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Cover Stories Series 2011> Antiterrorism Post 9.11> Archive
UPDATED: August 4, 2010 NO. 31 AUGUST 5, 2010
Terrorism's New Frontiers

Despite global antiterrorism efforts following the terrorist attacks on September 11, 2001 in the United States, terrorism remains a daunting threat to world security. While the situation in Iraq has yet to stabilize, terrorist activities in Yemen and Somalia are again picking up steam. The latest developments have added to the difficulties in preventing and combating terrorism. In the following article, Li Wei, Director of the Institute of Security and Arms Control Studies of the China Institutes of Contemporary International Relations, sheds light on three emerging trends of international terrorism:

After the September 11 attacks, most of the old organizations and command systems of international terrorist forces, led by Al Qaeda, were destroyed. Instead of completely disappearing, however, they transformed their traditional organizational forms into an array of non-traditional terrorist movements.

Decentralization and networking

These international terrorist forces have established a new kind of loose alliance. They maintain contact with one another while retaining the power to determine when and in what form to attack their common enemy. At the same time, the terrorist organizational structure has changed from pyramid to parallel.

Moreover, terrorist forces with the same ideology, common targets and similar political goals have formed a global network. Though they are not subordinate to one another, they support and cooperate with each other. In virtual space, terrorist organizations issue threatening articles and speeches via websites and forums on the Internet, and they offer online terrorist training in order to teach important skills.

The new terrorist movement has three main components. The first part is the leaders of Al Qaeda, such as Osama bin Laden and Ayman al-Zawahiri. They have become the spiritual leaders of terrorist forces and typically use audio or video speeches to call on terrorists to launch attacks. The second part is the numerous branches of terrorist forces. They form the main body of this terrorist movement. In a way, Al Qaeda is the standard-bearer of the movement, while other terrorist organizations and regional terrorist forces with similar ideologies align with it. The final part is extremists who support and sympathize with Al Qaeda. They provide the ability for this movement to grow.

The reason terrorist forces can survive is that they are able to get some public sympathy and support. Much of this is related to a number of unresolved international conflicts. In some nations and regions, Osama bin Laden is considered a hero for standing up against the United States and other Western powers.

Online operation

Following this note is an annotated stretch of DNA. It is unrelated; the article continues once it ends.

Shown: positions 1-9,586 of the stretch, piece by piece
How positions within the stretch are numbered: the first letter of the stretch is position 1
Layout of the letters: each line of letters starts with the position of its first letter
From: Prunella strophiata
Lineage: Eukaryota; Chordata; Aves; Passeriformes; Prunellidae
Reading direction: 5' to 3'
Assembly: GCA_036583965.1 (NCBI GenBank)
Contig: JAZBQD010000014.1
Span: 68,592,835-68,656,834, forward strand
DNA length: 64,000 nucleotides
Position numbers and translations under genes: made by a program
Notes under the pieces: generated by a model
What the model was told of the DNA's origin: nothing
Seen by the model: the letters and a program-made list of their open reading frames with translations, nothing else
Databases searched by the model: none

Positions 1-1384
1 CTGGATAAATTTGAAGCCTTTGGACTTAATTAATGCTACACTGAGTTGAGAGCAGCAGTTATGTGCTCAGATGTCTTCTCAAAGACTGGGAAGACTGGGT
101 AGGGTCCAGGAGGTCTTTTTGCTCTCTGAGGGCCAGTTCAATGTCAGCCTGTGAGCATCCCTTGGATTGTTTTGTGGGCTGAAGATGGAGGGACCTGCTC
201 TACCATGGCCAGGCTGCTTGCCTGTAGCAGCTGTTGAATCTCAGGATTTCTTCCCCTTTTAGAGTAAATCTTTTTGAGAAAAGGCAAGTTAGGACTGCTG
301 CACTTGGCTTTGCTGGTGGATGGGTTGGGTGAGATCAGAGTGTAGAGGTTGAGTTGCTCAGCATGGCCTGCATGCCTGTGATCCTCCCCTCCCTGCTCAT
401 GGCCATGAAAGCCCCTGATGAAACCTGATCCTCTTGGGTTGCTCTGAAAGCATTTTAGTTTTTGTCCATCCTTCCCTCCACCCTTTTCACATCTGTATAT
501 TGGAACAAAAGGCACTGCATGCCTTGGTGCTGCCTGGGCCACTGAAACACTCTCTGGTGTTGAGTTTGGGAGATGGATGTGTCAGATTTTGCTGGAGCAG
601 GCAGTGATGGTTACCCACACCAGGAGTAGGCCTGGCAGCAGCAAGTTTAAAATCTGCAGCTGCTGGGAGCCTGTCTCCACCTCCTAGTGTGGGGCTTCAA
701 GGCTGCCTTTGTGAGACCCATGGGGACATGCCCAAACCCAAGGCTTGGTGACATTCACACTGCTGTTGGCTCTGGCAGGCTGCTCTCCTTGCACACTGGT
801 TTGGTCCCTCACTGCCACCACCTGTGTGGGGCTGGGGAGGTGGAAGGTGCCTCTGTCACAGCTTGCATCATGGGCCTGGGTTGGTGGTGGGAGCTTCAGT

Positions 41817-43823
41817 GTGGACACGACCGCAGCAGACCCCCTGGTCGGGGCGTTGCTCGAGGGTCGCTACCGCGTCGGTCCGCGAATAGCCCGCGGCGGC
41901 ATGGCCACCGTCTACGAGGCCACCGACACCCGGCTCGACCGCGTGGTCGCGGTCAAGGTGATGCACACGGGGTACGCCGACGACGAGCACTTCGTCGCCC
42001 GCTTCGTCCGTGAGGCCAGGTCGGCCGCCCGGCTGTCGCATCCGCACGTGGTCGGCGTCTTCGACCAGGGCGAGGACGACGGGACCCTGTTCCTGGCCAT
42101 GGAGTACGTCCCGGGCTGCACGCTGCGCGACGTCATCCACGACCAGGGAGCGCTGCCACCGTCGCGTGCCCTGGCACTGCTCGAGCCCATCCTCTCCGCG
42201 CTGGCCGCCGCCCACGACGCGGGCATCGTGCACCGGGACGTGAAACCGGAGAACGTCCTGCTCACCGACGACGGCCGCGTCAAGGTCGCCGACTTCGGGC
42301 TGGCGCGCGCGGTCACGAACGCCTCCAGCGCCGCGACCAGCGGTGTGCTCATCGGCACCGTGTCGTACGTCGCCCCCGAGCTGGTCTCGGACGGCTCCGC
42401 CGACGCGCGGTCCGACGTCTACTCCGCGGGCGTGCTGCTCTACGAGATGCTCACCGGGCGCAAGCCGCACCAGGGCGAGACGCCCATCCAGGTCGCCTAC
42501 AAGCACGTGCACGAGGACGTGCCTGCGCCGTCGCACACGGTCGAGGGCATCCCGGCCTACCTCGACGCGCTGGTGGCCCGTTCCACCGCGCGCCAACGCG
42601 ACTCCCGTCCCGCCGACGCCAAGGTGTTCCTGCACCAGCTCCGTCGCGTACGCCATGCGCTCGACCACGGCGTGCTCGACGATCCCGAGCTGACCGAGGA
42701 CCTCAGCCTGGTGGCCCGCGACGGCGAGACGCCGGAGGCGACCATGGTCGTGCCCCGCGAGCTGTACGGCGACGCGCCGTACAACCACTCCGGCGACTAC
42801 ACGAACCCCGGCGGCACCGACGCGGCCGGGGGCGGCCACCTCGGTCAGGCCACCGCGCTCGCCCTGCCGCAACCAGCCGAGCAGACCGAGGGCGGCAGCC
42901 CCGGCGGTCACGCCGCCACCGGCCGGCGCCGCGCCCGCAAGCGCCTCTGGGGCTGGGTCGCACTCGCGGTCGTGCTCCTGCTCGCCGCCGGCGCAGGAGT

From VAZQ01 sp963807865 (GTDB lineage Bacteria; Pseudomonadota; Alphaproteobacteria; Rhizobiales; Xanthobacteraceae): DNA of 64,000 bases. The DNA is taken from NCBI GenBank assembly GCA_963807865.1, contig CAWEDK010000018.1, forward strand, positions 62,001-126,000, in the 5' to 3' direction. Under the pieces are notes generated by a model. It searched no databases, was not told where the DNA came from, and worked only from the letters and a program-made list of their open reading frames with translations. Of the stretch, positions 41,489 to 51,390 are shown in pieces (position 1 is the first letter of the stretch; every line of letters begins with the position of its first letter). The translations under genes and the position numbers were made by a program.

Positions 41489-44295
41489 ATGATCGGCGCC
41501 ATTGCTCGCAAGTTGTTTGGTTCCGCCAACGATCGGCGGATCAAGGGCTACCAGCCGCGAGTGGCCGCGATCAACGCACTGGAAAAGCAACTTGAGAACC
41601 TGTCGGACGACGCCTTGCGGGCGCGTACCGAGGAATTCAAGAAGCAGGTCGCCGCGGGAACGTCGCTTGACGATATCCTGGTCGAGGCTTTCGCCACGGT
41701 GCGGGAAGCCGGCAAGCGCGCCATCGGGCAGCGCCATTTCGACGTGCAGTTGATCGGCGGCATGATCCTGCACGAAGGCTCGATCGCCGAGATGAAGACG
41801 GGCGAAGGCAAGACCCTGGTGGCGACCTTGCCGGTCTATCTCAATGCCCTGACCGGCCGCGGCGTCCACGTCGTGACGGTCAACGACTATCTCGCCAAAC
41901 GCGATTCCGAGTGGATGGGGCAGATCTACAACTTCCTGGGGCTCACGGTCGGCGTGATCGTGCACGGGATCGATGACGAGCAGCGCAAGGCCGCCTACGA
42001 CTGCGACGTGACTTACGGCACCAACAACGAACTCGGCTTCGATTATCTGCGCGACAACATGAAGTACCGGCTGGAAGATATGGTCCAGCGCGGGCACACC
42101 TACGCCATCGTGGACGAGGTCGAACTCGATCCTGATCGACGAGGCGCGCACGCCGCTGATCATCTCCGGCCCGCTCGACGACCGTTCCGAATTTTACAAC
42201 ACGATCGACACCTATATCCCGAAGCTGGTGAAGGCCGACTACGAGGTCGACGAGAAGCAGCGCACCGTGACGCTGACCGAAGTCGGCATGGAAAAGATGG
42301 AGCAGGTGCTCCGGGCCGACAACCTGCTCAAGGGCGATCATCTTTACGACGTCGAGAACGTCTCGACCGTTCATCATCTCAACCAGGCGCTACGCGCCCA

The Internet has emerged as a new means for terrorist propaganda and training. The Internet's convenience allows terrorist leaders to swiftly publish speeches responding to current international affairs. It is also a major communication channel that terrorist organizations utilize to recruit new members and plot attacks. Terrorists often use encrypted chat rooms and coded language to discuss how to carry out terrorist attacks. Moreover, through online training, radicals can learn various attack skills, and then launch attacks individually.

Nidal Malik Hasan, a psychiatrist who allegedly killed 13 people and wounded 30 others at the Fort Hood military base in Texas, the United States, last November, is an example of someone who received terrorist ideas through online training and became a "lone wolf" terrorist.

New tricks

Instead of using a single method, terrorists now combine various methods to launch attacks. On November 26, 2008, 10 terrorists attacked Mumbai, an Indian city with a population of 13 million, killing 195 and injuring at least 370 others. In this shocking incident, terrorists used varying means of attack—such as detonating bombs, seizing buildings, taking hostages, and launching armed attacks—in different locations and all at the same time.

Terrorists have also used new tricks, such as hiding explosives in their bodies. In August 2009, a terrorist approached Saudi Arabia's Prince Muhammad bin Nayef, who is in charge of the nation's antiterrorism affairs, with the excuse of surrendering. During the meeting, the terrorist detonated a bomb hidden in his rectum, injuring the prince.

Another trick terrorists have used is hiding explosives beneath their clothing in order to escape airport security checks. A terrorist on a plane bound for the United States tried to set off a bomb hidden in his underwear on December 27, 2009. Although the attack failed, this incident caused widespread panic in the United States.

Indian intelligence officials said in January 2010 that terrorists were planning to stage attacks using paragliders—another novel form of attack.

Terrorists can often obtain raw, bomb-making materials locally. British officials said they foiled a terrorist attack plot in August 2006, in which terrorists planned to put self-made liquid bombs into bottles and cans in order to bypass airport security checks. The goal was to detonate the bombs in 10 planes flying from Britain to the United States. It was later discovered terrorists in the United States and Germany also used common chemicals to make liquid bombs.

The possibility of terrorists gaining access to and using weapons of mass destruction concerns the entire international community. The anthrax incidents shortly after the September 11 terrorist attacks proved to be acts of bioterrorism. If terrorists were to gain access to nuclear weapons, they would pose the most serious threat to humankind.

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